Part 7, Chapter 2: The Norse Gods Notes from Mythology

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Mythology Part 7, Chapter 2: The Norse Gods

The gods of Asgard were heroic, always in the process of fighting the Giants of Jotunheim. They knew that someday everything they fought for would be destroyed. Odin was the god of the Sky. He was aloof and held feasts in his hall even though he never ate. Two ravens, memory and thought, were on his shoulders at all times. He was chiefly responsible for postponing Ragnarok, the final day of destruction. He lost an eye in order to drink from the well of wisdom. He learned runes by suffering pain all night hanging in a tree. The Valkyries attend him. Wednesday is named after him.

There were five other important gods: Balder, Thor, Freyr, Heimdall, and Tyr. Balder was a beloved son of Odin and his wife Frigga. He was fated to die young. Odin went to Nilfheim, the land of the dead, and found Hela, the goddess of the dead. She told him that Balder was cursed. The other gods thought that Frigga would always protect him. They would strike him with knives and swords, but nothing would happen. Loki was the son of a giant but had somehow earned a sworn brotherhood with Odin. He hated goodness. Disguised as a woman, he found out from Frigga that Balder was susceptible only to mistletoe. Loki encouraged Hoder, Balder's blind brother, to throw mistletoe at Balder. It killed him. Frigga wanted the gods to rescue him from the realm of the dead. They built a pyre on a great ship and sent it burning into the sea. Hela said that she would return him to life only if the entire world mourned his death. A giantess did not mourn and Balder was never returned.

"Loki was punished. The gods seized him and bound him in a deep cavern. Above his head a serpent was placed so that its venom fell upon his face, causing him unutterable pain. But his wife, Sigyn, came to help him. She took her place at his side and caught the venom in a cup." Part 7, Chapter 2, pg. 458

Thor, the thunder god, was the strongest of the Aesir, the gods. Freyr cared for the fruits of the earth. Heimdall guarded Bifrost, the bridge to Asgard. Tyr was the god of war. Goddesses were less important in this world. Frigga, Odin's wife, was mysterious. She spun threads of gold. Freya was the goddess of love and beauty but she often killed in war. A goddess, Hela, ruled the underworld. Men ruled the earth, and death was a woman's business.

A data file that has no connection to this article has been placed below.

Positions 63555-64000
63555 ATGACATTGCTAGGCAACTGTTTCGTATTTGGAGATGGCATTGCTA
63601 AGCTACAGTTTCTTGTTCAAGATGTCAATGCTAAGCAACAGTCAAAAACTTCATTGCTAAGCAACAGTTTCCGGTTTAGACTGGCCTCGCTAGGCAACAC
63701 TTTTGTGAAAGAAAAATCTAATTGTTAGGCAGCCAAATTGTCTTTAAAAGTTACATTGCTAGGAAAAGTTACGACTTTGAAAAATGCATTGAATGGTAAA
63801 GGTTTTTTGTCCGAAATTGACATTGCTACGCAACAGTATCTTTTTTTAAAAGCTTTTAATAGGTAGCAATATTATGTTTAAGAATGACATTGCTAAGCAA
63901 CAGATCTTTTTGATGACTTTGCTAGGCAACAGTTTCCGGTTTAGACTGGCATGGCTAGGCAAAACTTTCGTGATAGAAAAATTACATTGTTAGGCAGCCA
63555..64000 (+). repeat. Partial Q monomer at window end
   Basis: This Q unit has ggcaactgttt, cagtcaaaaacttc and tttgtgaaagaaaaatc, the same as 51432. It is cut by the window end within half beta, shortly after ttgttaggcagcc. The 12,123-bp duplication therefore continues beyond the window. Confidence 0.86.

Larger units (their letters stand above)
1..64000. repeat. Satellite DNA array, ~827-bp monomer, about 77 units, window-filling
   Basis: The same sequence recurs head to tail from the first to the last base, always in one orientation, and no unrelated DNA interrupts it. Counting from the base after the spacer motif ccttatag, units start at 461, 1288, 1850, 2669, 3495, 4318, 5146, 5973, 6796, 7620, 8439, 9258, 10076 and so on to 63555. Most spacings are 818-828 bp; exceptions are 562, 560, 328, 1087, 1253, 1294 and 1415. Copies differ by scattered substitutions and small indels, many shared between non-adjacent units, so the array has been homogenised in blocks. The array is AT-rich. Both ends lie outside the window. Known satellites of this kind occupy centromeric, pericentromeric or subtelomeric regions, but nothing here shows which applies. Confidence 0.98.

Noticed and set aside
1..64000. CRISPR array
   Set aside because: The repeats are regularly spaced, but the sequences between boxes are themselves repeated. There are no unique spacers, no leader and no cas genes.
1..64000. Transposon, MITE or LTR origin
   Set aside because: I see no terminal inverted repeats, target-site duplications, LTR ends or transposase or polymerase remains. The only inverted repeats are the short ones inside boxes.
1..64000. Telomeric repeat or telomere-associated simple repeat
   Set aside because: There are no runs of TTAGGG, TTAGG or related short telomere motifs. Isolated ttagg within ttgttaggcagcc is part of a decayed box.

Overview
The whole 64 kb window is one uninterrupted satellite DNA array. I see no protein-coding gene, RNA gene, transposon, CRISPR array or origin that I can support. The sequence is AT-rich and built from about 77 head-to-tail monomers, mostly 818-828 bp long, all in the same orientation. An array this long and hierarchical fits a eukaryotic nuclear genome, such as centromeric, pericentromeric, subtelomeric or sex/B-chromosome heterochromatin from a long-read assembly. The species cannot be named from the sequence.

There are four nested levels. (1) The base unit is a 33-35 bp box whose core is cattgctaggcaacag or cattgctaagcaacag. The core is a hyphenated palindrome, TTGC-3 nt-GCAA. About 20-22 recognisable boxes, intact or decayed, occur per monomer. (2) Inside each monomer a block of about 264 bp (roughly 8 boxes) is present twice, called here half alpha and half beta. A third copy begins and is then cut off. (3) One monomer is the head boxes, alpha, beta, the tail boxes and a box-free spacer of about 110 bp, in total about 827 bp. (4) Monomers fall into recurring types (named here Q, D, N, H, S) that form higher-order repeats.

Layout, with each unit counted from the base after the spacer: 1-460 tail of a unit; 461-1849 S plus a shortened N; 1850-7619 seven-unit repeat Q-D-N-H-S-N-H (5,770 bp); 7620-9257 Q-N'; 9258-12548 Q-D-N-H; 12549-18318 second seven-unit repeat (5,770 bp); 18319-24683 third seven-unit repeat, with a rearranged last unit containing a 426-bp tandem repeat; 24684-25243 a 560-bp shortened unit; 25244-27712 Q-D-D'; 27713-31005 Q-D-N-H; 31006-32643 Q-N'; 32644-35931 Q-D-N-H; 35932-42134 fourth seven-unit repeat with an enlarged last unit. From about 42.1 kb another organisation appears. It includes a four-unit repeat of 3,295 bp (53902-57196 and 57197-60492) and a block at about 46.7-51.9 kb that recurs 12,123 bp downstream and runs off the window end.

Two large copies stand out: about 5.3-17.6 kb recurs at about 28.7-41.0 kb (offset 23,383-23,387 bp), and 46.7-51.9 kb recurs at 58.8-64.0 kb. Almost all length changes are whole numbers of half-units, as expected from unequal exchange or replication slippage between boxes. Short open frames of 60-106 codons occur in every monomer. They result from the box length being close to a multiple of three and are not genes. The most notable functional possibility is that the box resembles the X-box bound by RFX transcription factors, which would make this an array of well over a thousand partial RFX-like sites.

In the beginning, there was a chasm of nothingness bordered by Nilfheim on the north and the land of fire in the south. Ymir was the first giant. He was the grandfather of Odin. Odin and his brothers killed Ymir and made the earth and sky from him. In the middle, they created men and women from trees: men from ash, women from elm. Dwarfs existed under the earth. Elves tended flowers and streams. An ash tree supported the universe. Its roots connected to all the planets. Past, Present, and Future protected it. A serpent and its children perpetually gnawed at its roots. Someday everything would fall. Frost giants and Mountain giants were the enemies of the men and gods. There was a prophecy that in the destruction, the world would be reborn and a god higher than Odin would rule.

A collection of wise sayings also makes up the remnants of Norse religion. They are like Proverbs. There are writings concerning war, money, ale, and life. Some of these are cheerful but others speak of pain and suffering.

"Along with their truly awe-inspiring heroism, these men of the North had delightful common sense. The combination seems impossible, but the poems are here to prove it. By race we are connected with the Norse; our culture goes back to the Greeks." Part 7, Chapter 2, pg. 465

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